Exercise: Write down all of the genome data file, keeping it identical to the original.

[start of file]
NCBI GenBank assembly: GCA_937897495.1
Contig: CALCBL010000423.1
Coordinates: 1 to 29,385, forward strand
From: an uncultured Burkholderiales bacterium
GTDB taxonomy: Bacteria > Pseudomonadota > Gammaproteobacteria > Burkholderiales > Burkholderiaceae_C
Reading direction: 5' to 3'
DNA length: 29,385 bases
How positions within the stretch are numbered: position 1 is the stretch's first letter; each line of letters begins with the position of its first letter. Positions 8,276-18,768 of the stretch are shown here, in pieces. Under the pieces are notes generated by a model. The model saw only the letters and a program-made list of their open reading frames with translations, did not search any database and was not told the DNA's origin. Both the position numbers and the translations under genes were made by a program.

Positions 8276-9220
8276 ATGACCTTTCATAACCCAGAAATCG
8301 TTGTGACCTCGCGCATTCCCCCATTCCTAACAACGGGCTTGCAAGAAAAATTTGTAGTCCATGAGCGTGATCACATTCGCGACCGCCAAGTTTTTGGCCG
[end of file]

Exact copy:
NCBI GenBank assembly: GCA_937897495.1
Contig: CALCBL010000423.1
Coordinates: 1 to 29,385, forward strand
From: an uncultured Burkholderiales bacterium
GTDB taxonomy: Bacteria > Pseudomonadota > Gammaproteobacteria > Burkholderiales > Burkholderiaceae_C
Reading direction: 5' to 3'
DNA length: 29,385 bases
How positions within the stretch are numbered: position 1 is the stretch's first letter; each line of letters begins with the position of its first letter. Positions 8,276-18,768 of the stretch are shown here, in pieces. Under the pieces are notes generated by a model. The model saw only the letters and a program-made list of their open reading frames with translations, did not search any database and was not told the DNA's origin. Both the position numbers and the translations under genes were made by a program.

Positions 8276-9220
8276 ATGACCTTTCATAACCCAGAAATCG
8301 TTGTGACCTCGCGCATTCCCCCATTCCTAACAACGGGCTTGCAAGAAAAATTTGTAGTCCATGAGCGTGATCACATTCGCGACCGCCAAGTTTTTGGCCG